We’re just different people. Pop’s a great guy, actually. We’re demanding in the same way for one thing: ‘Just be a team player.’ I may get it out differently than him. At the end of the day, the way you deal with the media or different people is just how you decide to do it. And it’s probably just who you are in that way. But I think at the end of the day, a lot of what Pop does is what I do, and that is everyone is accountable to each other as a teammate and as a team, and I think that is really important.

Does Pop get fined for not wearing tie or doing interviews with the media between quarters?

If you don’t do an interview between quarters, you’ll get fined.

Like a lot?

I think he does them most of the time, they’re just very quick. The tie thing, though, you don’t have to wear a tie. That’s the Stan Van Gundy rule that they talked about. That never really went through, so there’s a lot of guys now who don’t wear ties.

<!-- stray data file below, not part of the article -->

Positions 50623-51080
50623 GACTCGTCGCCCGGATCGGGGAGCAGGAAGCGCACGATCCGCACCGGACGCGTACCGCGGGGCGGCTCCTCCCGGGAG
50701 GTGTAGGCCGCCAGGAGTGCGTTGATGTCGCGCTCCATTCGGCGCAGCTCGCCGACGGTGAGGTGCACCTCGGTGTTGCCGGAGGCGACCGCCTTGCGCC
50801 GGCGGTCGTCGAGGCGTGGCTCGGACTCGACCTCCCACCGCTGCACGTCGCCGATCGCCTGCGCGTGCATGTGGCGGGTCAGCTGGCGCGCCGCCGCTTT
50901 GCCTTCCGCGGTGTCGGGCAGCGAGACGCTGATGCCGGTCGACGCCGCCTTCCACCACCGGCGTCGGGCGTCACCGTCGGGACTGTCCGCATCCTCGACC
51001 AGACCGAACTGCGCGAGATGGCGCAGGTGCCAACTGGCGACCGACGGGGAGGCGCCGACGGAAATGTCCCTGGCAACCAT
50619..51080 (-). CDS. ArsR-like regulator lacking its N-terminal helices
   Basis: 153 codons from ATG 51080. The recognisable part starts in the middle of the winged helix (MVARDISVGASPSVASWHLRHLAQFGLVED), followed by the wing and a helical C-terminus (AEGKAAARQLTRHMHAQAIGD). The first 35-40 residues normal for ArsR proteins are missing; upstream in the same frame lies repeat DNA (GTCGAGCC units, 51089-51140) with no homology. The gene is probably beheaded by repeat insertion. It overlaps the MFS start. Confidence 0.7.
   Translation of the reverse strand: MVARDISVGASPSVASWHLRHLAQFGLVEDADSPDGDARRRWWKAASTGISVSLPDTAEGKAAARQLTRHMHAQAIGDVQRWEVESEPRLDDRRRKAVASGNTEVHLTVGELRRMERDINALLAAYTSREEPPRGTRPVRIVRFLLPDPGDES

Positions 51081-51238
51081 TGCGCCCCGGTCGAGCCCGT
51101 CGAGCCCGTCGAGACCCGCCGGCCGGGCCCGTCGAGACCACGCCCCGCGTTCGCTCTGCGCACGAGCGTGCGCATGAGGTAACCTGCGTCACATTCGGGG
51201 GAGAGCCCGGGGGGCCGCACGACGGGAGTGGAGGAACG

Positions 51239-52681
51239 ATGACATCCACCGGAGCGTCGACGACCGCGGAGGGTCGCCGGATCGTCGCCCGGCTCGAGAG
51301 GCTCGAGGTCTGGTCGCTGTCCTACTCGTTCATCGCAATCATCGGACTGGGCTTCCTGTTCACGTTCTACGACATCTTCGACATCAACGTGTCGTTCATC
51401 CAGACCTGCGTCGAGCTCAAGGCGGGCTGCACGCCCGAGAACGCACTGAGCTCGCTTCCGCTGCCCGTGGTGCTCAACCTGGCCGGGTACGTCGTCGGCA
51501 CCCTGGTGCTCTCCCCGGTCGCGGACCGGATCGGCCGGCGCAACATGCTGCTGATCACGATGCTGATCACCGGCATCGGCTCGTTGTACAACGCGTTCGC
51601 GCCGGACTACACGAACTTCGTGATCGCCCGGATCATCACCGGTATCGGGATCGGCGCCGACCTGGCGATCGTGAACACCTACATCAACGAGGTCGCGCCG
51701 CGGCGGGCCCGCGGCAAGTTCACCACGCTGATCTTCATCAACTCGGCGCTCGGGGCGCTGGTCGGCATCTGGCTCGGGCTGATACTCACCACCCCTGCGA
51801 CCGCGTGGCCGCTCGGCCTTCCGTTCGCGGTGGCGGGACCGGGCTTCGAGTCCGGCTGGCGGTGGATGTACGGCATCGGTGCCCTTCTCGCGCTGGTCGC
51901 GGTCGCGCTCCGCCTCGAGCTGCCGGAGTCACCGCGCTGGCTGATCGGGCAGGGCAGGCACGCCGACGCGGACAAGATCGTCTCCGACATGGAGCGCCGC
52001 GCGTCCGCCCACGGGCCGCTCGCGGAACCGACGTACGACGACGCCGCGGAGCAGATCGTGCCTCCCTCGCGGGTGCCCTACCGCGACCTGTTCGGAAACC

I thought Van Gundy wasn’t allowed to wear the turtleneck sweater anymore.

No, but you can wear a collared, I don’t know if you’ve seen him now, but he wears a collared sweater.

Is Rondo the one irreplaceable Celtics player? If you had to play a seventh game next year and one guy out of your five went down, is Rondo the last guy you’d want to be gone?

I don’t know. Kevin’s pretty important too. I don’t know which one it would be. You can make a case between the Big Four, any one of them, honestly. I don’t even know what our record is without Rondo, but it’s pretty good. Having said that, it wouldn’t have been playoff-winning basketball, I can tell you that. Kevin means a lot to us too, as far as all of the different things he does. Paul [Pierce] is a big-shot guy, and I think they need each other. One guy out hurts our basketball team, of those four.

Maybe I’m being critical of Jermaine O’Neal, but he seems like he’s a half-step slower than everyone else. Tell us what you see in Jermaine O’Neal.